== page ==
Kingston’s Rose Theatre celebrates its first decade with a bawdy romp and top drama that includes Stephen Bill’s award-winning Curtains, Shakespeare’s Much Ado About Nothing and Friedrich Schiller’s seminal romantic tragedy Don Carlos.
The Rose Theatre first opened its doors in 2008 under the leadership of founding artistic director Sir Peter Hall.
Marking the 10th anniversary is the world première of Nick Dear’s double-bill Hogarth’s Progress: The Art of Success and The Taste of the Town, Much Ado About Nothing led by Mel Giedroyc and John Hopkins and a special exhibition – The Rose at 10: Celebrating 10 Years of World Class Theatre.
Hogarth’s Progress is a salacious exploration of the nature and commercialisation of art.
It includes the first major UK revival of Dear’s award-winning play The Art of Success, which follows William Hogarth through a bawdy night in 1730.
And with it is the world première of The Taste of the Town, which revisits the hugely successful artist 30 years later when he’s at the end of his career.
Directed by Anthony Banks the plays will run in rep from September. Each play can be seen as a single performance or enjoyed together, either over different days or as an all-day theatrical experience.
Chief Executive, Robert O’Dowd, said: “In just 10 years the Rose has gone from strength to strength and changed the theatrical landscape of South West London.
“We have worked with the most exciting performers and creatives the country has to offer, making world-class theatre in Kingston, the West End and touring throughout the country and abroad.
“But we’ve also established a strong partnership with Kingston University and the Royal Borough of Kingston to create a successful education and participation programme for the local community which is at the heart of what we do.
“I’m very proud of the accomplishments of the Rose which couldn’t be done without the unwavering loyalty of our stakeholders, supporters, donors and volunteers”.
Executive Producer Jerry Gunn added: “Ten years ago Sir Peter Hall took the helm of the Rose with one aim, to create excellent, interesting, thought provoking theatre that everyone can enjoy.
“It’s very special for me, having joined the Rose at the beginning, and experienced such theatrical landmarks as reuniting Peter Hall and Judi Dench for A Midsummer Night’s Dream, and Trevor Nunn completing his ambition in directing all 37 Shakespeare’s with King John.
“We have such a fantastic season to celebrate and I’m hugely excited for Hogarth’s Progress, another world première and double bill which promises to be great fun, a real bawdy romp –what can I say, we like to celebrate in style!”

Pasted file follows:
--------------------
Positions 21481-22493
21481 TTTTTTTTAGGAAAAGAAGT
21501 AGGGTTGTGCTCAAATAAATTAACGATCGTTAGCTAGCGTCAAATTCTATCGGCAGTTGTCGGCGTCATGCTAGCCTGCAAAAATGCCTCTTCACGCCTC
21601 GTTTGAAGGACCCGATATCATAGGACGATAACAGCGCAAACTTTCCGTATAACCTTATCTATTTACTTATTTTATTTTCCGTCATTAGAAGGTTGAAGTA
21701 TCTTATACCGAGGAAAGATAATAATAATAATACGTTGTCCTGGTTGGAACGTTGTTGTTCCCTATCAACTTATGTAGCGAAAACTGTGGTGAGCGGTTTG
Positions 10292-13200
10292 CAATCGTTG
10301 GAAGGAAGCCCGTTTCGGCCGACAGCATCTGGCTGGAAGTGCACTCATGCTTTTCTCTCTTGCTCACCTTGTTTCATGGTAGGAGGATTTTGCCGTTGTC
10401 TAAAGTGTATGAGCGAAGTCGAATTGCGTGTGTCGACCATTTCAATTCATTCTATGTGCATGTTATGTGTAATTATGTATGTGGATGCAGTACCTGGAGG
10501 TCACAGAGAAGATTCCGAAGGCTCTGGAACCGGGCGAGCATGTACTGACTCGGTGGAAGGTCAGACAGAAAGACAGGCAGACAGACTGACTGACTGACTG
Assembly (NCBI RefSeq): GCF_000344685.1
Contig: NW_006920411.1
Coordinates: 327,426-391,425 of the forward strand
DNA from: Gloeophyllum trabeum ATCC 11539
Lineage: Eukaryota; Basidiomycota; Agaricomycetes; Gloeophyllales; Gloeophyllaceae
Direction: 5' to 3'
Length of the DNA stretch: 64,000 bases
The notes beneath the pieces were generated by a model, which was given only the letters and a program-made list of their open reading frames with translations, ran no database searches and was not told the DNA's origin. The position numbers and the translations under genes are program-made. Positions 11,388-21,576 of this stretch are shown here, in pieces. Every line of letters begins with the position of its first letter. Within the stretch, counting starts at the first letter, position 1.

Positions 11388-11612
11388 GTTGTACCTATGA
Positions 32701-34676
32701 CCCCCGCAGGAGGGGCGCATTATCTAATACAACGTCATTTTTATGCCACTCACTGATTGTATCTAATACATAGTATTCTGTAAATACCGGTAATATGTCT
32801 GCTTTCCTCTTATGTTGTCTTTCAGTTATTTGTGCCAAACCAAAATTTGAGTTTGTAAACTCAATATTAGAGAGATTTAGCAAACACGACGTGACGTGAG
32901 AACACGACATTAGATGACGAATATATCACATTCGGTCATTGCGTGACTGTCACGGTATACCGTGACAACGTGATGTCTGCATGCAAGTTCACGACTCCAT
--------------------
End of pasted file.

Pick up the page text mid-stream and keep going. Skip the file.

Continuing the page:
The season kicks off this week with Curtains (until March 17), Stephen Bill’s award winning comedy about the unfunny issue of the right every individual should have to depart this world with dignity.
Lindsay Posner directs Leo Bill, Caroline Catz, Jonathan Coy, Tim Dutton, Wendy Nottingham, Saskia Reeves, Sandra Voe and Marjorie Yates.
Much Ado About Nothing, a co-production from Rose Theatre Kingston, Granville & Parham Productions and Antic Face (April 13-May 6) stars Mel Giedroyc as Beatrice and John Hopkins as Benedick.
They are joined by Peter Bray, Sam Dastor, Peter Guinness, Victoria Hamnett, Kate Lamb, Calam Lynch, Caolan McCarthy, Nicholas Prasad, David Rintoul, Katherine Toy, Stewart Wright and Silas Wyatt-Barke.
A powerful exploration of the struggle for love, identity and self-knowledge in a male-dominated world – Much Ado is as relevant today as ever.
The Rose’s production will use Shakespeare’s language in a sharp contemporary setting that not only offers glorious opportunities for physical comedy amid the furnishings of a spa hotel but also provides a social context that enhances the darker themes in this timeless comic gem.
Hogarth’s Progress: The Art of Success & The Taste of the Town (September 13 – October 21)
Set in an imagined version of eighteenth century London, Hogarth’s Progress is a riotous double bill of plays following one of Britain’s most celebrated artists on two spectacularly wild days and nights – one at the beginning of his career and one at the end.
The plays explore the extraordinary life of William Hogarth and the commercialisation of art in a time that saw British culture spring from the drawing rooms of the wealthy into ordinary houses across the country.
Filled with political satire, boisterous romps and sleazy characters, Hogarth’s Progress promises to be an extraordinary theatrical event not to be missed.
Don Carlos (November 6-17)
Tom Burke stars as Rodrigo, Marquis of Posa in a new major revival of Friedrich Schiller’s great romantic drama, Don Carlos, a co-production with Exeter Northcott and Nuffield Southampton Theatres, directed by Gadi Roll.
Written just two years before the French Revolution, Schiller’s Don Carlos engages with themes of justice, equality, freedom of expression and conscience, religious bigotry and state persecution and is as relevant today as ever.
For full programme click Rose Theatre